It takes a LONG TIME to Taste the Feeling

“Promise, large promise, is the soul of an advertisement.”

-Samuel Johnson, 1759

To advertise is to make a promise.

A promise of happiness.

What is your brands’ promise?

And what form does this promise take?

Every promise ever made in an advertisement can be placed on a continuum between two poles: the material and the ideal.

There are many great ads that work to hammer home the material benefit of a product. This is where our Audiolytics™ model comes into play. What is the product for sale? What service does it provide? How much does it cost? How exactly will purchasing it make your life better?

All successful brands start here.

At the other end of the advertising spectrum is the ideal. This means a brand has moved on from selling the material benefit of their products and is now focused on communicating the philosophy of a brand’s image. How will the product make you feel? What does being associated with this brand mean? In what ways can this product connect you to the world?

At this stage in advertising, no longer are the concrete benefits of the product the focus; now, the product has become a vehicle for a set of abstract feelings contained within the brand.

The ideal is the promised land of advertising. Every brand wants to get to a place where the ideal can be the focus of their ads.

“THE WONDER OF US”

Never in the history of advertising has the full arc from material to ideal been exemplified more successfully than by Coca-Cola. The brand is ubiquitous. You would be hard-pressed to travel anywhere in the world where a person hasn’t tasted a Coke, or where the iconic logo isn’t visible somewhere on almost every block. Virtually everyone in the world knows what Coca-Cola is. Therefore, the brand has the freedom to ignore the material reality of what its product is, and focus in on the philosophy of what its product means. Taste the Feeling.

But Coca-Cola’s insane global brand presence did not just happen overnight. Some of their earliest ad campaigns and slogans, which date back as far as 1886, advertise Coca-Cola as headache medicine and relief for exhaustion. Their tagline was simple and material: “Drink Coca-Cola.”

It took the brand 20 years before Coca-Cola was ready to branch somewhat into the realm of the ideal in its messaging. In 1906, 20 years after the brand’s launch, Coca-Cola was advertising itself as “The Great National Temperance Beverage” as a way to leverage America’s growing cultural distaste for alcohol – this being 14 years before the beginning of Prohibition.

Not only did this slogan ever-so-subtly align Coca-Cola with the American Zeitgeist surrounding alcohol, but it also positioned itself as the “Great National” cola drink, thereby associating an abstract feeling of patriotism to the brand. To drink Coke was no longer to cure your headaches and give you energy. All of a sudden, to drink Coke was to be an American.

Through the 20th century, Coca-Cola went on to experiment with scores of slogans and ad-campaigns that took the product further and further along the arc toward the ideal. “The Best Friend That Thirst Ever Had” (1938), “What You Want Is a Coke” (1952), “Coke Adds Life” (1976), “You Can’t Beat the Feeling” (1988), “Open Happiness” (2009) – and finally, the current slogan, “Taste the Feeling” (2016).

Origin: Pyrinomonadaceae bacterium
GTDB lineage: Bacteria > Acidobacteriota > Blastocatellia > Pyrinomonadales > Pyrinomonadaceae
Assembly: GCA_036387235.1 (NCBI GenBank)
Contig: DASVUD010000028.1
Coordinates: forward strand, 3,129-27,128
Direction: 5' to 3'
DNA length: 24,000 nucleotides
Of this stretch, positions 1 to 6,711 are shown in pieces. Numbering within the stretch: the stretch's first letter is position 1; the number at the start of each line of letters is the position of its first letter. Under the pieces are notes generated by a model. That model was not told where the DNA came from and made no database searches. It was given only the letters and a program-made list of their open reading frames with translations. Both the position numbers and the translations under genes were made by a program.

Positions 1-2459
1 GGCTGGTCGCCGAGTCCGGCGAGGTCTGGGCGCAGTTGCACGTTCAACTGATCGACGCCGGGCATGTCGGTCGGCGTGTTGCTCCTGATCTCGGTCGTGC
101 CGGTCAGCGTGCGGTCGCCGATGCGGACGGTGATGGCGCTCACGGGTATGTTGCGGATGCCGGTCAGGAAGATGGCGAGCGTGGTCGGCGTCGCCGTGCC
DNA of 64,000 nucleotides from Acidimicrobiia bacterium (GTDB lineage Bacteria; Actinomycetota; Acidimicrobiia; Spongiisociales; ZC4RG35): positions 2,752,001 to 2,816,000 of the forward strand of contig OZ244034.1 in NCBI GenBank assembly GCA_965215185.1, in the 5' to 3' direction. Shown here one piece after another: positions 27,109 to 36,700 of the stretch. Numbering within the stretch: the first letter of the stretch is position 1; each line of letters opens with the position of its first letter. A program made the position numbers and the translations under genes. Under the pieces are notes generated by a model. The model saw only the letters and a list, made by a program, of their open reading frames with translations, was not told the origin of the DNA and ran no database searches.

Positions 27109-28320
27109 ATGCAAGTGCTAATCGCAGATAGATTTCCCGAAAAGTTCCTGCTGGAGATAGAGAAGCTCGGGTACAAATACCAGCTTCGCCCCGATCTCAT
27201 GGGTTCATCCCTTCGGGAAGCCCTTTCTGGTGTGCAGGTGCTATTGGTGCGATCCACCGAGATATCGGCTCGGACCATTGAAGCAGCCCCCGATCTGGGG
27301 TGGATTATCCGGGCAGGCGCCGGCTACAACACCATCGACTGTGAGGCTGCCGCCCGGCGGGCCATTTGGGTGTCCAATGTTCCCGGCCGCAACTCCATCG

You can chart over time how far the brand distanced itself from explaining the material benefits of a Coke with their tagline and moved toward communicating the abstract emotions that are contained within the concept of Coke as a brand. No longer are customers using the commercials to evaluate the pros and cons of a Coke in comparison with other sodas, or any other beverage for that matter. Everyone knows Coke. In 2018, 1.9 billion servings of Coke are consumed every day by people in over 200 countries. They are experiencing a feeling associated with the brand. They are feeling connected to something larger. The reason “Taste the Feeling” is a meaningful slogan is because it was 130 years in the making.

Taking your brand to a place where it can communicate the philosophy of its image, as opposed to the material gains of your product or service, is a lofty and worthy goal. No company gets anywhere without lofty ambitions. However, it is crucial to build the plane right before you start thinking about take-off. So many companies forget this, and in their attempt to recreate the Coca-Cola magic overnight, their message never gets off the ground, or it does and it’s so poorly designed it drops like a rock.

What is your product’s promise? Why does it matter? What does it do? And who can it do it for? These remain the critical questions to answer at the beginning of any company’s advertising life. Using Oxford Road’s proprietary messaging framework and design model, Audiolytics™, brands are given the tools and structure they need to formulate powerful direct-response messaging that will persuade consumers to take action. A brand is built on its products and people’s relationship with them. The introduction begins with Audiolytics™. It takes years and years of dedication to the material, for the ideal to enter the equation. Oxford Road will guide you through each important step of your brand’s promise.

It is a seductive siren song that lures all marketers to be the next Coca-Cola right away… but it’s much more valuable to put the work in, to build relationships with thousands, perhaps even millions of customers and become the first you.

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